Broderick Crawford's co-star was Best Supporting Actress winner Mercedes McCambridge (with her first nomination and sole Oscar win in her 17-minute debut film role) who played the part of his conniving, tough, and unscrupulous political aide and sexually-frustrated secretary-mistress Sadie Burke. [In future years, McCambridge would star in some off-beat cult films, Johnny Guitar (1954) and Orson Welles' Touch Of Evil (1958), and as the voice of the demonically-possessed Linda Blair in The Exorcist (1973).]
The other Best Supporting Actress nominees included two sets of co-stars:
Famous composer Aaron Copland received his fourth nomination for a Dramatic Film Score (and only Oscar win) for The Heiress. For the same film, legendary costume designer Edith Head won the Best Black and White Costume Design Award, her first of eight career Oscars. She would win Best Costume Design honors seven more times, in 1950 (twice), in 1951, in 1953, in 1954, in 1960, and in 1973. [She would be nominated each year (and sometimes twice) from 1948 to 1966 for Costume Design - an unprecedented accomplishment! By her final film Airport '77 (1977), she had a total of 35 nominations in the category.]
Famed danceman Fred Astaire was presented with an Honorary Award (by Ginger Rogers) "for his unique artistry and his contributions to the technique of musical pictures." In addition, legendary director Cecil B. DeMille was given a Special Award for "37 years of brilliant showmanship."
Best Picture-winning director Robert Rossen, who was nominated in the Best Director category and Best Screenplay categories for All the King's Men, lost the Best Director and Screenplay races to Joseph L. Mankiewicz's A Letter to Three Wives, a biting but entertaining commentary on marriage and faithfulness in a carefully-constructed story about three wives.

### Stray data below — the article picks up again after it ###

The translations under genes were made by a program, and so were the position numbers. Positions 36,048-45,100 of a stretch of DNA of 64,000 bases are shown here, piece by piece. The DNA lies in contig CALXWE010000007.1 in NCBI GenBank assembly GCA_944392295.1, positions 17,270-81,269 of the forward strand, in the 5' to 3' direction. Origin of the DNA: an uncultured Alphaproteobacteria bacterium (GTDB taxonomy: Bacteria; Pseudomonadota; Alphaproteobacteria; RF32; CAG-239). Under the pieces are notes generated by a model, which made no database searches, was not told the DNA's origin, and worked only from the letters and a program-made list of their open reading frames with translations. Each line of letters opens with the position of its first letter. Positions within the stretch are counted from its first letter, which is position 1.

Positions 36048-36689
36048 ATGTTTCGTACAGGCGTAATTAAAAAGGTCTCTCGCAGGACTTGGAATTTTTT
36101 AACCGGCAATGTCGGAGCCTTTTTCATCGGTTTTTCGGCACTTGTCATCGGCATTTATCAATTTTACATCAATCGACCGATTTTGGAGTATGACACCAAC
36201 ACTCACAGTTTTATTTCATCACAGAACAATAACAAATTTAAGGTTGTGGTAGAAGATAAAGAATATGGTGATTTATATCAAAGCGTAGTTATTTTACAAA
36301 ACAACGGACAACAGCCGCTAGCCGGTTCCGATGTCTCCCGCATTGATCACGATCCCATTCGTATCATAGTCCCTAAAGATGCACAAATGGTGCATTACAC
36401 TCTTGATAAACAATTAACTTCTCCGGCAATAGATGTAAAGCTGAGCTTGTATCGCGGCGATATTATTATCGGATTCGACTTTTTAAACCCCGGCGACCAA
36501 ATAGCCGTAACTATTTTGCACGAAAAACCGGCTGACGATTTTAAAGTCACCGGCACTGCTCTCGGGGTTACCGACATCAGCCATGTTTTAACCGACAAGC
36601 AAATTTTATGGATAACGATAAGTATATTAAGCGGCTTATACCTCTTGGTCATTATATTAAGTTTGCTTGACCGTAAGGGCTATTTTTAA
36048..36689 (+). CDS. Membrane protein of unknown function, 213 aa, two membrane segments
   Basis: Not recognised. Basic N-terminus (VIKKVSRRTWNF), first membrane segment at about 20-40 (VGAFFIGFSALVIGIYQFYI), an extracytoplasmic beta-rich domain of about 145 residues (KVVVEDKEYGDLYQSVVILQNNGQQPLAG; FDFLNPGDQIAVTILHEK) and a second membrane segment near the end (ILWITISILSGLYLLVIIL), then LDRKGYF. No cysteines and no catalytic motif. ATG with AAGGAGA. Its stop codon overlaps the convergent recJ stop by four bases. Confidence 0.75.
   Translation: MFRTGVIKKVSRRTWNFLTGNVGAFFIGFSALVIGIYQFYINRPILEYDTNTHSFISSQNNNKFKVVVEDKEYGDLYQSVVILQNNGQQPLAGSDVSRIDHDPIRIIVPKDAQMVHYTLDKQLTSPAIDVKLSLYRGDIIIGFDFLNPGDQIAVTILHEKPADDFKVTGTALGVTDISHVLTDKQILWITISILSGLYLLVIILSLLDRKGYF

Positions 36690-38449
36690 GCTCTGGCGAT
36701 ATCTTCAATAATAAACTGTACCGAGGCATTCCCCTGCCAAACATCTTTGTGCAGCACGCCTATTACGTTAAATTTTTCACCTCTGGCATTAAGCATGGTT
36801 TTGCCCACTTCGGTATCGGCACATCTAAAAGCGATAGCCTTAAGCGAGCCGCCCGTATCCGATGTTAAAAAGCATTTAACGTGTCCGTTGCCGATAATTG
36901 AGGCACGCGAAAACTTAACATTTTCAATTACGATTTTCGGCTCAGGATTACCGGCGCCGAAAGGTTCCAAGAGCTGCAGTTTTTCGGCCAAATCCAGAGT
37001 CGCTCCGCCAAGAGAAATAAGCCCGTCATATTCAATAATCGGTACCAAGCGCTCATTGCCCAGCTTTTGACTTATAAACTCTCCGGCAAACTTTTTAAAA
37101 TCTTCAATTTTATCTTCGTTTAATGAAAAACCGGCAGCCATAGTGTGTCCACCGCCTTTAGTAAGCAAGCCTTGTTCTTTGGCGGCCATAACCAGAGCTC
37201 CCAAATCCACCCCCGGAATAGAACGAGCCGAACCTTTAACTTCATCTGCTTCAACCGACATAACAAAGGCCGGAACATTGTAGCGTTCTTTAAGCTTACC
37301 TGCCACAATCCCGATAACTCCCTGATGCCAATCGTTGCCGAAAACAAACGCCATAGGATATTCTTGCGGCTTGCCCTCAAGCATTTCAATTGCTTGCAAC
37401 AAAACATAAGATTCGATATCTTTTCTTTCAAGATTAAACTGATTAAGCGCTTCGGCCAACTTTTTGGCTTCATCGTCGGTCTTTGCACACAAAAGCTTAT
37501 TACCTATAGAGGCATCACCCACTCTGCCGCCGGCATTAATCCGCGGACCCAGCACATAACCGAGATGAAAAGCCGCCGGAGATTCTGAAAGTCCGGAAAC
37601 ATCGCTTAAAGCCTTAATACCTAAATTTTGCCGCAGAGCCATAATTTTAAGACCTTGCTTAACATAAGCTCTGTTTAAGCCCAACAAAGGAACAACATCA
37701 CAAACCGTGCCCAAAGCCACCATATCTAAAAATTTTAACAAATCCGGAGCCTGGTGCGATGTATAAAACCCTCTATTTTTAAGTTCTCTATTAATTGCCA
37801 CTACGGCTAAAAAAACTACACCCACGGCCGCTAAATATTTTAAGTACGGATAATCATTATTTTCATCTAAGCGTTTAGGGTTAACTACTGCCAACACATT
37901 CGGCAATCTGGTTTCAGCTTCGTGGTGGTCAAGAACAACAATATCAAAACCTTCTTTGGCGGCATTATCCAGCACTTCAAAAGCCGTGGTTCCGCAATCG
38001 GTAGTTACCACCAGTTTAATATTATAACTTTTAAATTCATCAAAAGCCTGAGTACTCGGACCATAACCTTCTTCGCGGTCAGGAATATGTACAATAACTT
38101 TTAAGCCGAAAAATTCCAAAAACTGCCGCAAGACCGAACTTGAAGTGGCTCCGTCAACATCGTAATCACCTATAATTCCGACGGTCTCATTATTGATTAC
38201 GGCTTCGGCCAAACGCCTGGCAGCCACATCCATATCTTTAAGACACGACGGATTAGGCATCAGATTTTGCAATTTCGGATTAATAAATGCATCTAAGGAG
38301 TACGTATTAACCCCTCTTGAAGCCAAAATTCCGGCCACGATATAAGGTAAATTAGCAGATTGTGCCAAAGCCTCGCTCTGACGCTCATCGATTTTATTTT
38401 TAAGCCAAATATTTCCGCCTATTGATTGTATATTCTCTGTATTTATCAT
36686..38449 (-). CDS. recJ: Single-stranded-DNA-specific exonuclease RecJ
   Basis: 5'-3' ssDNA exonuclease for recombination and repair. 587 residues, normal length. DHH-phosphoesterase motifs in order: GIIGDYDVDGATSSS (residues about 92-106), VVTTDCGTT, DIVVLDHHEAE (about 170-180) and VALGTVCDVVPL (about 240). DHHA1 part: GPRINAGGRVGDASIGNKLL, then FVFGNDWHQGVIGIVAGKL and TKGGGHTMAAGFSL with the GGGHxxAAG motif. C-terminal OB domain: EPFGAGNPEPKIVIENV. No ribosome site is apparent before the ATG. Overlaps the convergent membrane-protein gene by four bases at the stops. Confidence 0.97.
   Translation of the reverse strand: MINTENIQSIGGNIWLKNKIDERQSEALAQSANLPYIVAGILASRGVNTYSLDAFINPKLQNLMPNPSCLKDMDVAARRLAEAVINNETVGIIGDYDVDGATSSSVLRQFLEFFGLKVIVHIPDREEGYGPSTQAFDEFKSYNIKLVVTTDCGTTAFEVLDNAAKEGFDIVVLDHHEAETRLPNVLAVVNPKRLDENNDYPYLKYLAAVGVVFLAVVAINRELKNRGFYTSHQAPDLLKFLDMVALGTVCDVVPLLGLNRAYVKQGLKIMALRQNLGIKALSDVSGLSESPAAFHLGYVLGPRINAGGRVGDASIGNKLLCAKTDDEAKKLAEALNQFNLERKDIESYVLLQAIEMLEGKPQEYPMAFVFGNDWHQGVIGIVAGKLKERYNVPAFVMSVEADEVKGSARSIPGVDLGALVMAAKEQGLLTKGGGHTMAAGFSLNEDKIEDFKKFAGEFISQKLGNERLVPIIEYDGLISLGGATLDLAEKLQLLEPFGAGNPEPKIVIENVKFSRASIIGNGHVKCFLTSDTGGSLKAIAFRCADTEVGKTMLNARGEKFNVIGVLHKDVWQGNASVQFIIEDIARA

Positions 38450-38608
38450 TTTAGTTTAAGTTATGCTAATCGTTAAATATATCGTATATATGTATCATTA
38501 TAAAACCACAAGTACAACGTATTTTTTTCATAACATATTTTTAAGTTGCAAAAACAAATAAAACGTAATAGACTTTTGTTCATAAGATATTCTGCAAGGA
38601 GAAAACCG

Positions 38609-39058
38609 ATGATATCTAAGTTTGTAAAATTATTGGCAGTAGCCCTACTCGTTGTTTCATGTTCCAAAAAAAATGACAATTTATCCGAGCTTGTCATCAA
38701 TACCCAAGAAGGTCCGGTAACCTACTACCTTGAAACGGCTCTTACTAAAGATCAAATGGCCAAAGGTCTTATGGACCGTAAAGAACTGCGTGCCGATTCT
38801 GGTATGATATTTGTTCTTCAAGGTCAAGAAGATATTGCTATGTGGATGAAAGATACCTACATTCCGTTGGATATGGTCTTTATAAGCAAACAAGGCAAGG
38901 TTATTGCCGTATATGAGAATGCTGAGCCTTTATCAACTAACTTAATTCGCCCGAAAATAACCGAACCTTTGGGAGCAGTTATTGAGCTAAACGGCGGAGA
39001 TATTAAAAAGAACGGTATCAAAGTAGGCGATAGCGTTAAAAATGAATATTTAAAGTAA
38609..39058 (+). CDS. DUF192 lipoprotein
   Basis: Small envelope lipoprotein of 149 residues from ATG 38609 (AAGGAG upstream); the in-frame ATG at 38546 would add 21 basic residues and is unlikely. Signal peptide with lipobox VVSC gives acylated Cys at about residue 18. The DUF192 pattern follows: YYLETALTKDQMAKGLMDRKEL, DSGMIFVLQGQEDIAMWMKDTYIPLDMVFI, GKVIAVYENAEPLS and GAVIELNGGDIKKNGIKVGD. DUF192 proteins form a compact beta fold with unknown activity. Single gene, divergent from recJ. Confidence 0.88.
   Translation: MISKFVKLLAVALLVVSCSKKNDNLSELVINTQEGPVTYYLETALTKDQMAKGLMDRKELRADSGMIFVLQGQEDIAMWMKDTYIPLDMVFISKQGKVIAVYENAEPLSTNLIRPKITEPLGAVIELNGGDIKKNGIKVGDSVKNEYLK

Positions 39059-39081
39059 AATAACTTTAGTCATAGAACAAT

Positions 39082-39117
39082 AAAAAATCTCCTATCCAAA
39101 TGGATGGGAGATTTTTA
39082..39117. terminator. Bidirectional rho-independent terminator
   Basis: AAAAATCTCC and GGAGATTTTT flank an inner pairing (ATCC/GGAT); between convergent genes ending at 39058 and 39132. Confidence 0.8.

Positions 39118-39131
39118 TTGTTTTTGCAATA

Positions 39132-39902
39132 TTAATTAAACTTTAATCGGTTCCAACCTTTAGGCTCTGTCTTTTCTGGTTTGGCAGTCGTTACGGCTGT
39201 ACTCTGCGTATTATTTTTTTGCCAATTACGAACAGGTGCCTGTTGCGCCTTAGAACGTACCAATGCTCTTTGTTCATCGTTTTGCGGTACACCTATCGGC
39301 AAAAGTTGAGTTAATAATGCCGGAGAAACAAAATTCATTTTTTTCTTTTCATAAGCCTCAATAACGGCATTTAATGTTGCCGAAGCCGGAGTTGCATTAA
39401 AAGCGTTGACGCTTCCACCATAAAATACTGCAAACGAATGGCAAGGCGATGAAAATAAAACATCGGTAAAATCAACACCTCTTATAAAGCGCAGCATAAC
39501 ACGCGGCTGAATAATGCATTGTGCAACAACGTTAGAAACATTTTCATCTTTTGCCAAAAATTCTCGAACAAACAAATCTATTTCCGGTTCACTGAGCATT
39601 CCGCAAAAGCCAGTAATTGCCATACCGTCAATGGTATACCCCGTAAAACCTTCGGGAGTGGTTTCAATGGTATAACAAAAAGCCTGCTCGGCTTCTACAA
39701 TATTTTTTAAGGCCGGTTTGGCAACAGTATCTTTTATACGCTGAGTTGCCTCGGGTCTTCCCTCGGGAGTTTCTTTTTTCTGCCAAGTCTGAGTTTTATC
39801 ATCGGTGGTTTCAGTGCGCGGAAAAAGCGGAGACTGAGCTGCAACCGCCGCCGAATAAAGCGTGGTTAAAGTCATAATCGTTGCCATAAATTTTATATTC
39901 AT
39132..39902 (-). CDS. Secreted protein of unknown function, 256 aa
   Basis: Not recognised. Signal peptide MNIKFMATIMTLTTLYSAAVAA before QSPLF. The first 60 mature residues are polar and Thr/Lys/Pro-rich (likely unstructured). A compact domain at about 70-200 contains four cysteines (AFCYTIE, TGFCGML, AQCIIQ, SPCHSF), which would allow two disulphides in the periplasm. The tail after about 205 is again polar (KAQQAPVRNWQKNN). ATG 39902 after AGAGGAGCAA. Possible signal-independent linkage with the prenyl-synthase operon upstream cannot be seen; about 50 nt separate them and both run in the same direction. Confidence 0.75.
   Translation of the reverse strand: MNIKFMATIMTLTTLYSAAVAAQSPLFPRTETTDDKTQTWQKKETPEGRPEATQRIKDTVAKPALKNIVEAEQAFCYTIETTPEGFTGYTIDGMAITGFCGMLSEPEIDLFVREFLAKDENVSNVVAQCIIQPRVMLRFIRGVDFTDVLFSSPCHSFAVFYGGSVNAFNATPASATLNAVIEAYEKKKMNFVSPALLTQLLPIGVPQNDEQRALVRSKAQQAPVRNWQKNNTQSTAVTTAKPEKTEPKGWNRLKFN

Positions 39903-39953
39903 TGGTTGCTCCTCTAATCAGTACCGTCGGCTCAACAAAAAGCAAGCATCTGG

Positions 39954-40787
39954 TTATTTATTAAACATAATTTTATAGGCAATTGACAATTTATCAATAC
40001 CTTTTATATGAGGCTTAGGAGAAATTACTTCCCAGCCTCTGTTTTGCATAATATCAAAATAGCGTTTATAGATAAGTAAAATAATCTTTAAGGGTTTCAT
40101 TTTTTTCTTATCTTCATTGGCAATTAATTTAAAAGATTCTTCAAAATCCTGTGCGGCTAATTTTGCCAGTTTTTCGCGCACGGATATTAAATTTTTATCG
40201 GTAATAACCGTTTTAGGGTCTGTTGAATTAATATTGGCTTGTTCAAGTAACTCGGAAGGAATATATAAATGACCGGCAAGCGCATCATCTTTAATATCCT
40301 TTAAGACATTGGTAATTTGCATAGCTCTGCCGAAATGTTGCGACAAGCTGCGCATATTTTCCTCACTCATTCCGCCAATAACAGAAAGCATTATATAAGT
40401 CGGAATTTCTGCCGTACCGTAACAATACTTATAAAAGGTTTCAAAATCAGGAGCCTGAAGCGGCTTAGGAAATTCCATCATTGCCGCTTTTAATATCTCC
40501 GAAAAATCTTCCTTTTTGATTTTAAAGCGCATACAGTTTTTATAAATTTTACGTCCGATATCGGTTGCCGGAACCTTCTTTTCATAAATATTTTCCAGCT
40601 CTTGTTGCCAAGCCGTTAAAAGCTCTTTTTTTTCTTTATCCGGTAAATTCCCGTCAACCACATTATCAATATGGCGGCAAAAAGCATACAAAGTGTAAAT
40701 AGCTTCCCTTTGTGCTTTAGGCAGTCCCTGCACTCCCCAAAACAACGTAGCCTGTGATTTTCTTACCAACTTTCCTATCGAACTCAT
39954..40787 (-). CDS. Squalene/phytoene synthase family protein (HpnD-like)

Oscar Snubs and Omissions:
Some of the year's best films and acting roles were largely un-nominated and bypassed by the Academy, including:
Clarence Brown's Intruder in the Dust was a superior racial conflict picture when compared to the absurd plot of Pinky, yet it was not nominated for a single award. One of the best foreign films ever made -- unrecognized by the Academy -- was this year's The Bicycle Thief by Italian director Vittorio De Sica. It could easily have received a Best Picture or a Best Director nomination, but only achieved a Best Original Screenplay nomination (its sole, unrewarded nomination) for Cesare Zavattini. It was also honored with a Special Academy Award as the "most outstanding foreign film released in the United States during 1949" - many years before an official category was created. [The film served as the impetus for the creation of an official Oscar for Best Foreign Language Film in 1956.]
Linda Darnell's performance in A Letter to Three Wives as Lora May Hollingsway was generally considered her greatest career role, but it was not nominated for an award. In fact, none of the members of the cast (Kirk Douglas, Jeanne Crain, Ann Sothern, or Paul Douglas) of A Letter to Three Wives received nominations, although director/writer Mankiewicz received two nominations and awards for the same film. Ralph Richardson was nominated as Olivia de Havilland's heartless father in The Heiress, but he was also excellent and more impressive (but un-nominated) in his role as murder-implicated butler Baines in nominated director Carol Reed's British thriller The Fallen Idol. Although John Ford's second film in the 'cavalry trilogy' She Wore a Yellow Ribbon won the Oscar for its technicolor cinematography (Winton Hoch), John Wayne was un-nominated for his performance as Capt. Nathan Brittles. Robert Ryan was also un-nominated as Bill "Stoker" Thompson, an aging boxer who refused to throw a fight in Robert Wise's excellent and realistic boxing film The Set-Up (with no nominations).